air and cruise travel

Ramifications Aruba Tourism Growing, Airlines Returning

The continuing issues ravaging Aruba tourism

As of writing, there is still no end in sight for COVID-19. There is no perspective on reopening tourism and resuming tourism jobs. The devastation continues to reap havoc among the local population.

The Aruba Minister of Economy declared that 80% of Aruba’s economy has been wiped away. Nearly three-fifths of the tax revenue collapsed and nearly 70% is unemployed.

Even though bookings have started to trickle in, it won’t do much for the labor force right now. Hotels meanwhile, keep a minimal staff on hand for security, maintenance, and other construction work.

The special Coronavirus team established by Aruba’s Prime Minister (PM) is working on how to move forward with the reopening of schools and commerce locally.

Aruba is as of today virtually Coronavirus-free and restrictions on commerce are being lifted. This seems to be a trial run for when the borders finally reopen.

With only a few more weeks left of the current school year, school started to reopen slowly. Many parents indicated, however, that they won’t send their kids back to school.

Currently, the Red Cross and the local food bank are reporting an increase in assistance given.

Tourism Office Informs

Not all is lost at this point. Aruba’s tourism office (ATA) and Aruba airport are maintaining the lines of communication open with all international partners.

ATA organizes seminars (online) to inform all partners of the latest news regarding the local efforts to combat the pandemic. Additionally, the plans for the future.

Flights Announced

The local airport also maintains contact with the aviation partners. Airlines, in turn, announced the new schedule to Aruba. This is based on the demand airlines are seeing and expecting in the short term.

The United States government announced restrictions on flights from Asia and Europe to the US, but not from the Caribbean. These flights are able to go on as of writing.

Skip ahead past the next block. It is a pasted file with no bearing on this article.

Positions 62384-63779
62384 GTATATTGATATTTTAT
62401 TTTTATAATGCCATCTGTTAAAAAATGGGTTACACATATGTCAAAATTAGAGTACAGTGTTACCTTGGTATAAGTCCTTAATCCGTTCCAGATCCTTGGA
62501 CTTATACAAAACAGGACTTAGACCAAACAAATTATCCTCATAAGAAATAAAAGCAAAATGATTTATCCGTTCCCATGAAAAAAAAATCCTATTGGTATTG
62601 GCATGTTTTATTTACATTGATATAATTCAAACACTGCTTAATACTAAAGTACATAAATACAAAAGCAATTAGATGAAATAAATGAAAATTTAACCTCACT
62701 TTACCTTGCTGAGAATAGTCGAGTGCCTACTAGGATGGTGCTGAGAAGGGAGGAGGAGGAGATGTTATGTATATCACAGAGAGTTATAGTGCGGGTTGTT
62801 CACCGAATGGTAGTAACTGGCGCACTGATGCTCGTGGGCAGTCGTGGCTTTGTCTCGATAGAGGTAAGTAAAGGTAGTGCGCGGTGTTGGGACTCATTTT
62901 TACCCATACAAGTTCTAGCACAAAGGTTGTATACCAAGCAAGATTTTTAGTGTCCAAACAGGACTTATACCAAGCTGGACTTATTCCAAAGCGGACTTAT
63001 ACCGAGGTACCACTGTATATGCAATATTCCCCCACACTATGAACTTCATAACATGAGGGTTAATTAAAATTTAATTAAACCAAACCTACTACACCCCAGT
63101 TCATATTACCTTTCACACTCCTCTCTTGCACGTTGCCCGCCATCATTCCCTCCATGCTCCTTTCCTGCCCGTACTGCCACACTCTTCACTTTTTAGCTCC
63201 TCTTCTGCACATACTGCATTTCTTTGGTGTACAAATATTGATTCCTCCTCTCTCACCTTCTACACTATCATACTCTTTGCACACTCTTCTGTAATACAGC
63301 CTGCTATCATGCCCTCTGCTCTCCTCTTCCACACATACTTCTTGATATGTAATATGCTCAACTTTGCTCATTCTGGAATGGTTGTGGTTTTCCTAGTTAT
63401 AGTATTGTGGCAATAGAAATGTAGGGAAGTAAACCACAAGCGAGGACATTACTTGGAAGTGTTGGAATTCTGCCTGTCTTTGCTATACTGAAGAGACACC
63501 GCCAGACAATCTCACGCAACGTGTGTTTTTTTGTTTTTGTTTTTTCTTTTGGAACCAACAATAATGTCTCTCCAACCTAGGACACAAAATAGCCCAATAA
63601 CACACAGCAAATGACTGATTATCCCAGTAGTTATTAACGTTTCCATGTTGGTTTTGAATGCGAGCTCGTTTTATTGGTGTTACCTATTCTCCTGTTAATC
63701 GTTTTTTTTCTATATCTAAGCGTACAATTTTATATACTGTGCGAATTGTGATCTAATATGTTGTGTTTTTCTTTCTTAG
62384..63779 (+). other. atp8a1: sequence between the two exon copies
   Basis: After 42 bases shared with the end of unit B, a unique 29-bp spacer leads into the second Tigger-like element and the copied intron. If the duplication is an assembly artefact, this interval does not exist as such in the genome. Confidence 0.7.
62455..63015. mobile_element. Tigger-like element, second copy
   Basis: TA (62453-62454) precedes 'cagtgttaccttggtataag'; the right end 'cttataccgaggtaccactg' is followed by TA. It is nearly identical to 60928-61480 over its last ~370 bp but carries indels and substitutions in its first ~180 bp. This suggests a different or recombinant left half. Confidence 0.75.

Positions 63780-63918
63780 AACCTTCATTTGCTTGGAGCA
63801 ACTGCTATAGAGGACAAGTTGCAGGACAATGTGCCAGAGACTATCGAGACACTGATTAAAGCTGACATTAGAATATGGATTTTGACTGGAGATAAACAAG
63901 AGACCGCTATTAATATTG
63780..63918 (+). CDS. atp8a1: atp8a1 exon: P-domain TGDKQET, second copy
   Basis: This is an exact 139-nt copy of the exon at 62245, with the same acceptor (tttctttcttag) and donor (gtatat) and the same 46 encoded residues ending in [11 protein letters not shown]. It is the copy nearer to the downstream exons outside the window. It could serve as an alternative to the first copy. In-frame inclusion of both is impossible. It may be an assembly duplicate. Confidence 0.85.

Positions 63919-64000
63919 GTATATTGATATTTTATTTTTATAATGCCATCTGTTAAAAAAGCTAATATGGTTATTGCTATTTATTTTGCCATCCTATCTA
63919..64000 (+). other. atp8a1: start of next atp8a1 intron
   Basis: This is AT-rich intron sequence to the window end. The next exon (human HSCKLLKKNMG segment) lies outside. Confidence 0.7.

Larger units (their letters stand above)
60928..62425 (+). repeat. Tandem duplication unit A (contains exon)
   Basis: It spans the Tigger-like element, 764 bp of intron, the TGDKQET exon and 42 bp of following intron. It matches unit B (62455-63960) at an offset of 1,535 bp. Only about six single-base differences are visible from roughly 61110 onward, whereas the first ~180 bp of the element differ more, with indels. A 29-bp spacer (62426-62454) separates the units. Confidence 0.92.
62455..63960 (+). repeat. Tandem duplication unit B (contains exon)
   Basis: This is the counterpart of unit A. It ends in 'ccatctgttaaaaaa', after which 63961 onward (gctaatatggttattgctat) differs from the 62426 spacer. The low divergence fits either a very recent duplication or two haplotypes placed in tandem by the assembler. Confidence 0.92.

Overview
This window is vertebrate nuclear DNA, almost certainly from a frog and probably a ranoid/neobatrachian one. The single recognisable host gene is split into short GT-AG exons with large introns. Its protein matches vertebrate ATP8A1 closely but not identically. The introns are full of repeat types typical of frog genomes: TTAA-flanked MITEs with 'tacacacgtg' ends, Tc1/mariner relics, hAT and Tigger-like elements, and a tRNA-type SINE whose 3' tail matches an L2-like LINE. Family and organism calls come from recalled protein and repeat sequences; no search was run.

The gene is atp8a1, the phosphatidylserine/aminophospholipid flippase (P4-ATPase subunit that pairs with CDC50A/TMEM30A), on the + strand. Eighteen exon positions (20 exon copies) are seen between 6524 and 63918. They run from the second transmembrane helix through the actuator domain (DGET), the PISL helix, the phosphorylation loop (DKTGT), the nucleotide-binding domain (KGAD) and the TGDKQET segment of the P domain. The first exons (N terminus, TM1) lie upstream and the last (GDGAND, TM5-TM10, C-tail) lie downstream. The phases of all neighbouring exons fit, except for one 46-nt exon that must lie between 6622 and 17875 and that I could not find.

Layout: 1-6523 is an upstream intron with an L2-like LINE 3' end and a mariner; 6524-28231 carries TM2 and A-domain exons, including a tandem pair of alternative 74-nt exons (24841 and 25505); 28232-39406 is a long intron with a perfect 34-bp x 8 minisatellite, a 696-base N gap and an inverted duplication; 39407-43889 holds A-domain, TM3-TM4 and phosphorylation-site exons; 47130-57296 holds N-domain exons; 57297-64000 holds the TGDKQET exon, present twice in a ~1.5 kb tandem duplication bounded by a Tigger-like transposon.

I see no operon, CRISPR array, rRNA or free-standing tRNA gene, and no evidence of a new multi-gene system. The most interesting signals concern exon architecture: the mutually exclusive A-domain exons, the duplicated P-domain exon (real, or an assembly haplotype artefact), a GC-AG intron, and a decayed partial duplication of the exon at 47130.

New schedule

  • American Miami – Aruba – Miami: 1 daily flight (was multi-daily)
  • American Charlotte – Aruba – Miami: 1 daily flight (was multi-daily)
  • JetBlue Boston – Aruba – Boston: 7 weekly flights (was multi-daily)*
    Conflicting data from Aruba airport press-release.*
  • JetBlue New York (JFK) – Aruba – New York (JFK): 7 weekly flights (was multi-daily)*
    Conflicting data from Aruba airport press-release.*
  • Delta Atlanta – Aruba – Atlanta: 3 weekly flights (was multi-daily)
  • United flight New York (Newark) – Aruba – New York (Newark): 1 weekly flight (was multi-daily)
  • Air Canada Toronto – Aruba – Toronto: 1 weekly flight (was multi-weekly)
  • Westjet Toronto – Aruba – Toronto: 1 weekly flight (was multi-weekly)
  • Sunwing Toronto – Aruba – Toronto: 1 weekly flight (was multi-weekly)
  • Aruba Airlines Aruba – Curaçao – Aruba: 1 daily flight

A quick search today for prices of flights in the first week of July 2020 yields the following results for round-trip flights:

  • American flight Miami – Aruba $244,-
  • American flight Charlotte – Aruba $873,-*
  • JetBlue flight Boston – Aruba $409,-
  • JetBlue flight New York – Aruba $343,-
  • Delta flight Atlanta – Aruba $545,-*
  • United flight New York – Aruba $356,-
  • Air Canada flight Toronto – Aruba $377,-
  • Westjet flight Toronto – Aruba $261,-
  • Sunwing flight Toronto – Aruba $845,-*

These are regular pre-corona prices, probably the system isn’t updated yet.*

Absent Flights and Routes

It goes without saying that the frequency is way down. Some routes and airlines are also missing. At least initially.

The biggest absent airline is Southwest Airlines. They don’t appear to have anything scheduled for the remainder of 2020 to Aruba.

Cities missing from Aruba initially are Fort Lauderdale, Houston, Dallas, Chicago, Philadelphia, Baltimore, and Washington DC.

The Coronavirus in Aruba is an ongoing event, the information is fluid. For the latest, please leave a comment below or use one of the following:

By Gabriel

Informing travelers about Aruba since 2007, and trying to provide value to Aruba visitors.

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